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Mission 2.3

Programming games is no joke.  It requires lots of different skills and resources.  Think about your favorite games: someone had to write the story, draw the art, animate the movement, compose the music, and of course, program how everything on the screen behaves.  EVERYTHING.  It takes a lot of time and work to set up, but if you're willing to go for it, you can make something awesome!

We're going to be using the Tutorials at Ruby4Kids.com.  This Mission has lots of parts, so I broke it up a bit.

Here are your steps to get started
  1. Tell Mr. Dreyfus you want to follow the Ruby4Kids tutorial.  He needs to sign you into an administrator account so you can install some of the tools that tutorial requires.
  2. Go to the screencasts on Ruby4Kids.com. Note: I found that these didn't play in Chrome.  Try Safari if you have the same problem.
  3. Follow the first screencast, "Pre-Requisites."  Where he says to get out your Mac OSX disk and install Xcode, you can skip that part completely.
  4. Do everything else in that first screencast like the guy says.  A little explanation here: The next command is sudo gem install gosu.  Let's break that down:
    • sudo - This is short for Super User Do.  This says to your computer, "hey, I know I'm doing something dangerous here, but it's okay, because I'm a Super User."  To use this command, you need to be an administrator, and you may be asked for the admin password.  That's why you need Mr. Dreyfus to log you in.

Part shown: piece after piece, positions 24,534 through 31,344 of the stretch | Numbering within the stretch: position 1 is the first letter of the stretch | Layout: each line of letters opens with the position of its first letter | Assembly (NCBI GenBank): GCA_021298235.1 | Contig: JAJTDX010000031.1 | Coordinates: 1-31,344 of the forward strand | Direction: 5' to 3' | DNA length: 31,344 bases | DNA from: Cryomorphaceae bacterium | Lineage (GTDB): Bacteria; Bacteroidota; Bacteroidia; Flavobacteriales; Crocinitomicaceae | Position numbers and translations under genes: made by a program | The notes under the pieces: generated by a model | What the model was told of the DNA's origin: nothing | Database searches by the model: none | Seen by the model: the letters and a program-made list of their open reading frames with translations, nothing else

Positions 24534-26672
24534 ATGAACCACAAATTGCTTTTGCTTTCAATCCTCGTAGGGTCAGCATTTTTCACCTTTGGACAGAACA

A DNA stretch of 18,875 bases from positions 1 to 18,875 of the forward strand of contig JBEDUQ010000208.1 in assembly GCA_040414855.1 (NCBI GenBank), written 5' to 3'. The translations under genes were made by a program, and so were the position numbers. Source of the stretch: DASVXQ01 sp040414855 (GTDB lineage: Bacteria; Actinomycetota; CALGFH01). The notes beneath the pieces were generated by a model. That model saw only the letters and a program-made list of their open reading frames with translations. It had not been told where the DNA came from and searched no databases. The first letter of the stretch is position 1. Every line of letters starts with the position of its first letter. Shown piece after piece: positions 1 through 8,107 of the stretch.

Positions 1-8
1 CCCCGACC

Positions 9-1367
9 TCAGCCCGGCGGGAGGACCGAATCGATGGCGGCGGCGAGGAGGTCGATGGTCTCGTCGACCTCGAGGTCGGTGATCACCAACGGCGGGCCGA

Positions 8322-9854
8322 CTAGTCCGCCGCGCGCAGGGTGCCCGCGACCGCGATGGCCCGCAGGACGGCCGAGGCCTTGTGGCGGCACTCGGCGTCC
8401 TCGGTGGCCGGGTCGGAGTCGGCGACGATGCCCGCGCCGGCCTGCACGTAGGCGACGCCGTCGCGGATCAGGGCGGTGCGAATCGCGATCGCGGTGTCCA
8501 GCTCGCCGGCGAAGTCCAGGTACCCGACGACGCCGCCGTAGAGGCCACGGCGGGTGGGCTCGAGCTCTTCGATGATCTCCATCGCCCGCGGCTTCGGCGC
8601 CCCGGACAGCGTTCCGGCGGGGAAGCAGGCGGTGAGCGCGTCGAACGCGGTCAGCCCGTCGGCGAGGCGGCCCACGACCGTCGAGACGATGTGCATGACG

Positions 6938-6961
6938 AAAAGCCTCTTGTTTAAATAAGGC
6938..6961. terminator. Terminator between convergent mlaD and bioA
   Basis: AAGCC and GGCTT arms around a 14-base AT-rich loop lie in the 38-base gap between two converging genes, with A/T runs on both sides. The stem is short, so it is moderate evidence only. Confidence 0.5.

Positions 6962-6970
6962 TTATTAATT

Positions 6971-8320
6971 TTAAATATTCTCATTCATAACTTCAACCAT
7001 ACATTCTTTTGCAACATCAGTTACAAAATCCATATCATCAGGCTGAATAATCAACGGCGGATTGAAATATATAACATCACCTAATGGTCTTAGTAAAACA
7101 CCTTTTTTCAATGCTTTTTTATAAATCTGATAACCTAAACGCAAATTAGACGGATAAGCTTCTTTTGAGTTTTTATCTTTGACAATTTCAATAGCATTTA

• gem - Programming languages like Ruby are great for general-purpose programming, but there are lots of more specific things you might want to do with them, like make games with graphical interfaces.  For these more specific things, there are libraries; collections of code that let you use their own special commands.  Ruby libraries are called gems. Cute, huh?
    • install - You're going to download and install a gem from rubygems.org, a website that hosts thousands of different Ruby libraries.
    • gosu - Gosu is the name of the gem we're installing.  Hey look, Gosu has a website, too!
  5. Log out of the admin account and go back to your own.  Now everything should work for you.

Start creating your game
  1. Go to the screencasts on Ruby4Kids.com.  In Lesson 1, the teacher uses Textmate.  As his text editor (a program for writing code).  Textmate is expensive, so you should use TextWrangler, which is already on your computer.  At home, you can download it from here for free: TextWrangler.  Open it and install the Command Line Tools before continuing.
  2. Start Lesson 1 - Draw a window and a player.  
    • The fact that we're using TextWrangler makes a small difference here. When he uses the command  "mate ." to open a directory in Textmate, you will use "edit ." 
    • He forgets to mention that you need to keep SAVING YOUR FILES.  Whenever you try to run your game, you have to save first or your changes won't be shown.
  3. Do all the lessons!  At the end of each Hackers meeting, meet with Mr. Dreyfus to get a bit more understanding about how the code works and how it all fits together.  By the end, you'll have a game!

Package it

Hack it

At this point, you should have a fully functioning game.  If you really understand how all the parts work, you should be able to hack it to make minor changes.  For example, try this: instead of having the balls drop from the top of the screen, can you make them run from left to right?  You'll probably want to make the game window wider, too.